3. Climate Change and Energy. Since 2008, Cornell University has been able to reduce their carbon dioxide emissions by seven percent. The overall goal is to become a carbon neutral campus by the year 2050. There are two solar hot water systems on campus generating an estimated 100 million BTUs per year. The campus also features a one megawatt hydroplant as well as 17 kilowatts of photovoltaic solar arrays around the campus. There is also a renewable cooling system on campus saving around 25 million kilowatt hours annually and providing more than 90 percent of all the cooling energy throughout the campus.

4. Food and Recycling. At Cornell University, more than ten percent of its annual food budget is spent on local products. The university also follows the guidelines for sustainable fisheries for all purchases of seafood products. Approximately 85 percent of all dairy products and ten percent of all beef products do not contain any hormones. There is fair trade coffee available and students receive discounts from the cafes on campus when they use their own mugs rather than getting a cup from the café. All preconsumer food scraps are composted at all meals. The campus actively engages in collecting electronics to be recycled.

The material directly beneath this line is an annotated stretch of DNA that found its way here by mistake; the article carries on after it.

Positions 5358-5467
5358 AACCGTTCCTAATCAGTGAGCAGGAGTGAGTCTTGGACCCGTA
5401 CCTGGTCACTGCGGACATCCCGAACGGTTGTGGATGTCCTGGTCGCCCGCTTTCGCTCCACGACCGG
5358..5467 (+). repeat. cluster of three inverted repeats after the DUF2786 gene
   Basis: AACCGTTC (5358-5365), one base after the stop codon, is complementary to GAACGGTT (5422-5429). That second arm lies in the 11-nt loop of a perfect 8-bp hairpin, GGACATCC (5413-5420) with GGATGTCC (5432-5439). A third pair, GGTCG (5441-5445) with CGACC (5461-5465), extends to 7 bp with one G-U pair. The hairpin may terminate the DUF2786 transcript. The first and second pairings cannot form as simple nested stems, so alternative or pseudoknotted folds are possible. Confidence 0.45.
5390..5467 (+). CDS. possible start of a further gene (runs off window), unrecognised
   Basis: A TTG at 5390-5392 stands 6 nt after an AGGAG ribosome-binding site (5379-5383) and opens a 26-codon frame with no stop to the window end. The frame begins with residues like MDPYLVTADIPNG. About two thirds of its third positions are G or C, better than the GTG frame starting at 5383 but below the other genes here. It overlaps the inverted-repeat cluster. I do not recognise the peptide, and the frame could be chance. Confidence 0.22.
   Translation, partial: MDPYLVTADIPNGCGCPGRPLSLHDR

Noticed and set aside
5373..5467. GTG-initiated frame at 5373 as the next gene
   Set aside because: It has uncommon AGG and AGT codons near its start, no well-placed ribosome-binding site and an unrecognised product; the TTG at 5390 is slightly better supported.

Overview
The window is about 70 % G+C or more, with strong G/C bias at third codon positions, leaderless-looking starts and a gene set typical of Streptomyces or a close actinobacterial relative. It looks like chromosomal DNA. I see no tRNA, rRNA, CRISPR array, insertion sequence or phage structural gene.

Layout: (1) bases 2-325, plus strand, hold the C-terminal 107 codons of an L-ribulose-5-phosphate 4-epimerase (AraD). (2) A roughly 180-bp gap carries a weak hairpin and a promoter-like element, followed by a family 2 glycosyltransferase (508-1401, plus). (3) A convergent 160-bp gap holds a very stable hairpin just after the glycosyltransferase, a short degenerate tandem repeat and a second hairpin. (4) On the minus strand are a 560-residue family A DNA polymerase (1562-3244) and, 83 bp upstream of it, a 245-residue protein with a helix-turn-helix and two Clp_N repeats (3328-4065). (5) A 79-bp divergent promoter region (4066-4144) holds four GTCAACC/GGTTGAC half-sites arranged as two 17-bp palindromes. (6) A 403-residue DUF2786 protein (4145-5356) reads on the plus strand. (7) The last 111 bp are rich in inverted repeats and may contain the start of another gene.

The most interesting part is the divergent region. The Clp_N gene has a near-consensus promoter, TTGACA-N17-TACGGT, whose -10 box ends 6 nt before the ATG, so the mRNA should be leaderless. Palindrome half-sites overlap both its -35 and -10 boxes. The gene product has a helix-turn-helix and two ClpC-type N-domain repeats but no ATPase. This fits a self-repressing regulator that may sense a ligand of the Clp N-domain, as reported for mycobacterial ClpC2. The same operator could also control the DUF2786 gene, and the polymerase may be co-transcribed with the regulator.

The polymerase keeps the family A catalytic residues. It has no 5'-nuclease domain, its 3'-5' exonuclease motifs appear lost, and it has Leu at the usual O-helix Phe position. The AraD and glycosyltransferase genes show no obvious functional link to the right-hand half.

5. Green Building. All new buildings being put up at Cornell University need to meet the standards of at least LEED Silver Certification and then (there’s more!) exceed these established standards by being a minimum of 30 percent more energy efficient. So far, the campus boasts three LEED-certified buildings with another eight on the line awaiting certification from the United States Green Building Council. To ensure a reduction in water use, all buildings around campus are properly metered. A majority of building have low-flow fixtures for plumbing as well.